Crucial to this platform is PLDT and Smart’s membership with the UK-based Internet Watch Foundation (IWF) – a leading international non-profit organization dedicated to eliminating online child abuse content. Once completed, this will enable both companies to gain access to an extensive database of web pages hosting these objectionable materials.
“IWF will regularly update us on child abuse related materials being posted on legitimate websites. Then we’ll integrate that into our platform. We’re looking to complete our application for membership with the IWF in March. Once we have done this, we will migrate all our customers on board our child protection platform,” Redoble added.
Amid these engagements, both firms admit they need to do more in curtailing abuse against children over the internet. But they also need the help of lawmakers in resolving conflicting laws on child pornography and data privacy that hamper efforts to curb OSAEC.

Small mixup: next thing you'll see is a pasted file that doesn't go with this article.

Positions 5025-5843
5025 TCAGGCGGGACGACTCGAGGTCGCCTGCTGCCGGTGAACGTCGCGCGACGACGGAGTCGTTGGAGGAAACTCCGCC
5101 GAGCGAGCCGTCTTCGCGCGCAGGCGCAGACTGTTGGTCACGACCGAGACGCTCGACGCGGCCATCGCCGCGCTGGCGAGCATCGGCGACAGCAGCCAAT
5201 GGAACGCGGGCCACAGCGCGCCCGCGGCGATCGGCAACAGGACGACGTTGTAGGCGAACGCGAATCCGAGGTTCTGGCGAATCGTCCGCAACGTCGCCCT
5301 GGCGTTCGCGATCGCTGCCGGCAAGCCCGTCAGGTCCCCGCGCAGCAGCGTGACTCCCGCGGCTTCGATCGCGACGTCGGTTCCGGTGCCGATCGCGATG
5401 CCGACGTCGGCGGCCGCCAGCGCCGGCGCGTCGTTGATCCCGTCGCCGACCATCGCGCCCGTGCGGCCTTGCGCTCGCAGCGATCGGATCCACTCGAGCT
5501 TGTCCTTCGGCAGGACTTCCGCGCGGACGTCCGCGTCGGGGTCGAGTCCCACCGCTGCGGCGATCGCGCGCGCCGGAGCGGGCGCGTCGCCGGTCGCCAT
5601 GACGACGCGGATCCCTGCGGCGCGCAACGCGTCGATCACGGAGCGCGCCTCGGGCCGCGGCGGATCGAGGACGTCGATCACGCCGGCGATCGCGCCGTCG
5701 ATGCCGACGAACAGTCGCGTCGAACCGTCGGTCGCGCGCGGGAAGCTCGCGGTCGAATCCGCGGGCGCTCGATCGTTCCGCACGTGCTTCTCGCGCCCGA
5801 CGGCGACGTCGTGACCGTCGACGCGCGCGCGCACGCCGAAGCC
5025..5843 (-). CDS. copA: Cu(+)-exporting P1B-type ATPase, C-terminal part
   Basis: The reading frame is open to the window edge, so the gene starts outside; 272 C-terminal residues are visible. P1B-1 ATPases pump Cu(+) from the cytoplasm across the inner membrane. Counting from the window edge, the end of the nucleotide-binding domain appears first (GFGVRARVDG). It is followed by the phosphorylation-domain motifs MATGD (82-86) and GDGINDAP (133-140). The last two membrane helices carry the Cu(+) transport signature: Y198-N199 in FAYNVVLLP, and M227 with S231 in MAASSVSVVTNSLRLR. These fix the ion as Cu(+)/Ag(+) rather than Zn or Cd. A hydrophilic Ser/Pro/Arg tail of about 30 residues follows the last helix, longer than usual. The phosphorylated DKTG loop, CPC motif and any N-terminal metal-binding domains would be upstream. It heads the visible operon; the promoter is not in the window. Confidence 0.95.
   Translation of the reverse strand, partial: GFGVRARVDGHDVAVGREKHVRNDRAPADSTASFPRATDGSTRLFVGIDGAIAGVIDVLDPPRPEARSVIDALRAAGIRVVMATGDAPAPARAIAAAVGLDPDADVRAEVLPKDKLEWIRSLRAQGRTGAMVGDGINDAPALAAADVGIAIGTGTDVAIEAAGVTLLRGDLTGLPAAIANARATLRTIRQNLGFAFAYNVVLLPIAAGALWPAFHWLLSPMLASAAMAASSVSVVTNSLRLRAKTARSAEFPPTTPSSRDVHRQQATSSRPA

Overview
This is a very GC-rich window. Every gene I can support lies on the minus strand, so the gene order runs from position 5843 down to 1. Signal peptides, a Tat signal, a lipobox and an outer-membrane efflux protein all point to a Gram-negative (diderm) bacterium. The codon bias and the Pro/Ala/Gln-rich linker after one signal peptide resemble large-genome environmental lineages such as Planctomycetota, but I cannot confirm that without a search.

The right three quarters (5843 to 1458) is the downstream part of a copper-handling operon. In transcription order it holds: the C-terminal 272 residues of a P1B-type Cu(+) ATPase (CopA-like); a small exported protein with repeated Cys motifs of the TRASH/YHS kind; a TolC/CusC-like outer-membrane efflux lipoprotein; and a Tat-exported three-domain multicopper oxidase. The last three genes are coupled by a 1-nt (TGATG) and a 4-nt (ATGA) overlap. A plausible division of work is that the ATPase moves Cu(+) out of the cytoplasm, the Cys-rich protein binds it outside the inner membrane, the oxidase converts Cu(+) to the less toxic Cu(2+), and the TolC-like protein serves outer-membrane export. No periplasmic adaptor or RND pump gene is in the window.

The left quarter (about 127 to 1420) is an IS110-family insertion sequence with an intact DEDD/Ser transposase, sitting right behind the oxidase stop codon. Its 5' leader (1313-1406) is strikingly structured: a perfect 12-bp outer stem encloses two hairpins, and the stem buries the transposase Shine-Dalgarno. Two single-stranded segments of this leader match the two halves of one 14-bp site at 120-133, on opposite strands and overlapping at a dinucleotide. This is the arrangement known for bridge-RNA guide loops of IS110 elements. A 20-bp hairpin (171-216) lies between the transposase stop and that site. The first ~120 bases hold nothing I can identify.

“This fight requires a ‘whole-of-nation’ approach. This can’t be done by the telcos and law enforcement agencies alone. We need to involve agencies concerned with children’s welfare to make sure that we break the cycle and victims don’t end up back to the same oppressive industry they came from,” Redoble said.
PLDT and Smart have actively participated in discussions to strengthen the country’s Cybercrime Prevention Law. They have invited lawmakers and regulators into their cybersecurity operations center to gain a deeper understanding on how they fight online threats.
The challenge that OSAEC has exerted upon the Philippines goes beyond the country’s borders. That’s why the two firms are engaging international stakeholders in the fight against these criminal activities.
British intelligence has talked to both companies, acknowledging that majority of patrons of online child abuse materials are from developed nations in the Americas and Europe.
They have proposed to team up with PLDT and Smart as two of the service providers and work closely with the Philippine National Police (PNP) and National Bureau of Investigation (NBI) in holding joint training to boost capabilities.